The Loud, Confused Enemies of Processed Food
Session Track: Opening General Session
Session Date: Thursday, March 20, 2014; 8:20 - 9:05 a.m.
The public tends to hold mistaken and even dangerous ideas about nutrition that typically run contrary to the general scientific consensus about healthy diets. One especially troubling result is the rise of a loud, passionate and influential "whole food" movement convinced that all processed food is unhealthy, period. This unscientific belief threatens to make it difficult for food companies to bring out products engineered to cut sugar, fat and calories while retaining mass appeal, a critical step toward fixing the obesity crisis. Where do these silly ideas come from, and why do so many in the public fall for them rather than listening to what scientists say? And how can scientists and the food industry help restore clear thinking in the public, clearing the way for new, healthier processed foods?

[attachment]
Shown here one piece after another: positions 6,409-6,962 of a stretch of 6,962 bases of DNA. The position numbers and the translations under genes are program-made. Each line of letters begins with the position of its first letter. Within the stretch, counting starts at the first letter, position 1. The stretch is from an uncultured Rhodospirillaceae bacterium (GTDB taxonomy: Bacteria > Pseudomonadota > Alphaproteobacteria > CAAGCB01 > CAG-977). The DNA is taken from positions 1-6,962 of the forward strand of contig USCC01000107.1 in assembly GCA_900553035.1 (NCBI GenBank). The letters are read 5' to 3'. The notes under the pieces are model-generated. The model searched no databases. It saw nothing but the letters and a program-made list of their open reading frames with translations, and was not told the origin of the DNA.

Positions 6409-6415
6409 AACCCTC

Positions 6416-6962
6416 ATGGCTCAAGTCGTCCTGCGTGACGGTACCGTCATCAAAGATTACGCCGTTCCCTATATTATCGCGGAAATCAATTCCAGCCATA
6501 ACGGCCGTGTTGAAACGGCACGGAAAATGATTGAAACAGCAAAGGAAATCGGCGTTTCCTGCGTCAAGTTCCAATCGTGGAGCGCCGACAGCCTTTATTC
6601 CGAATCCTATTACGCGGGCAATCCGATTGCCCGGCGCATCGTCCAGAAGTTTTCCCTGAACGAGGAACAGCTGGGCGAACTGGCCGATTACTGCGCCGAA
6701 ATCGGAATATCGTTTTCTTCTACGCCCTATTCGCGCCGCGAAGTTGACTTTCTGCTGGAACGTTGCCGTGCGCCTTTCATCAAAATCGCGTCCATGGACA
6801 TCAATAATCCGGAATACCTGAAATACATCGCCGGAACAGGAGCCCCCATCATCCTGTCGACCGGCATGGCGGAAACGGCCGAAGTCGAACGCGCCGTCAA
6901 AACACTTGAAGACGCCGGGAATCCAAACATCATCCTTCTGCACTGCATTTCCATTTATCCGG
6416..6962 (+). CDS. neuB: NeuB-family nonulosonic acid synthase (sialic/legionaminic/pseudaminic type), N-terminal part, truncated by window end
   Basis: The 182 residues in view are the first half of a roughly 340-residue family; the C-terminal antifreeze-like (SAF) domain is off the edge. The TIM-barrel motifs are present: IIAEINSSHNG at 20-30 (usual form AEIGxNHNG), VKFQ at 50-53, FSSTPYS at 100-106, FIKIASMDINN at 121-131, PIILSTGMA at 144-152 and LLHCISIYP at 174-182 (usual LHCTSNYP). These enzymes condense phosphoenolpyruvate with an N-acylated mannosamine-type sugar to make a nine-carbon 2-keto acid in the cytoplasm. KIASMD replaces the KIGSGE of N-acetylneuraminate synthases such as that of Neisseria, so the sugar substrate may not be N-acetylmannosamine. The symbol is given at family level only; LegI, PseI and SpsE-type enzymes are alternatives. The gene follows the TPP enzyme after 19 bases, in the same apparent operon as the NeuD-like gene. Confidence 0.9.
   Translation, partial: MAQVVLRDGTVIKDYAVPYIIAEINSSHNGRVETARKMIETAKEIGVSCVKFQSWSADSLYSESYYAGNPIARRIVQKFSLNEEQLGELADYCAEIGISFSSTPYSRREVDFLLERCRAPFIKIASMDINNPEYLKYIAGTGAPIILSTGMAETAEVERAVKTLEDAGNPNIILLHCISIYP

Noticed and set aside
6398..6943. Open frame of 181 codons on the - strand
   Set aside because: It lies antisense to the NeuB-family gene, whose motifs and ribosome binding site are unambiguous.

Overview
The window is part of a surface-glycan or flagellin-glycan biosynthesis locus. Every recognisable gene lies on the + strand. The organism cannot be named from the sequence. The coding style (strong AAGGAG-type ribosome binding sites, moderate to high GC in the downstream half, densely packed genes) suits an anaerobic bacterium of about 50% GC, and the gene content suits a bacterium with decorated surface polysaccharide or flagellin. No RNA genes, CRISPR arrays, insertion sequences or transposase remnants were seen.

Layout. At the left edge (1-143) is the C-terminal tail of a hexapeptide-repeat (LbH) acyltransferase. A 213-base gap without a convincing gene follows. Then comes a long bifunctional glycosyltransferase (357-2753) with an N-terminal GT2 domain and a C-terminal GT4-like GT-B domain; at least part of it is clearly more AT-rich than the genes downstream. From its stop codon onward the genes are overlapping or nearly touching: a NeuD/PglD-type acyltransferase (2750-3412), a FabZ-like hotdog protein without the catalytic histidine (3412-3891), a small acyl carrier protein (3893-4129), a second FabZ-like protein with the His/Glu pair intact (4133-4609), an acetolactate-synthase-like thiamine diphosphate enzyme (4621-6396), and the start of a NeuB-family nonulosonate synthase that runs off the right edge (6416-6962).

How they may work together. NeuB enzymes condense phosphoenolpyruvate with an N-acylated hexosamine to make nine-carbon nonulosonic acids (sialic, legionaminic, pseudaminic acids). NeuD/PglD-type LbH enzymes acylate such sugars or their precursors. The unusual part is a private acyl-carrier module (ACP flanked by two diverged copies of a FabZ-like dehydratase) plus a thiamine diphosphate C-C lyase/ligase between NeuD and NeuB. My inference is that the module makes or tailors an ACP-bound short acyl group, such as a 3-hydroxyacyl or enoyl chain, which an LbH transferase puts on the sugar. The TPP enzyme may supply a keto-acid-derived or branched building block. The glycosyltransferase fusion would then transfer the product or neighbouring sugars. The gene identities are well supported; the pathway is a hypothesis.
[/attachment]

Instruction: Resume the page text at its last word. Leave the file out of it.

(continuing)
In lieu of an honorarium for David Freedman, IFT is making a donation to Autism Speaks.
David Freedman, Contributing Editor, The Atlantic
David H. Freedman is a contributing editor at The Atlantic and at Inc. Magazine, a contributor to Scientific American, and a consulting editor for Johns Hopkins Medicine International. He is the author of five books, the most recent being WRONG, which is about the problems with the published findings of scientists and other experts. Much of his current work is related to obesity, nutrition, and health-related behavior change.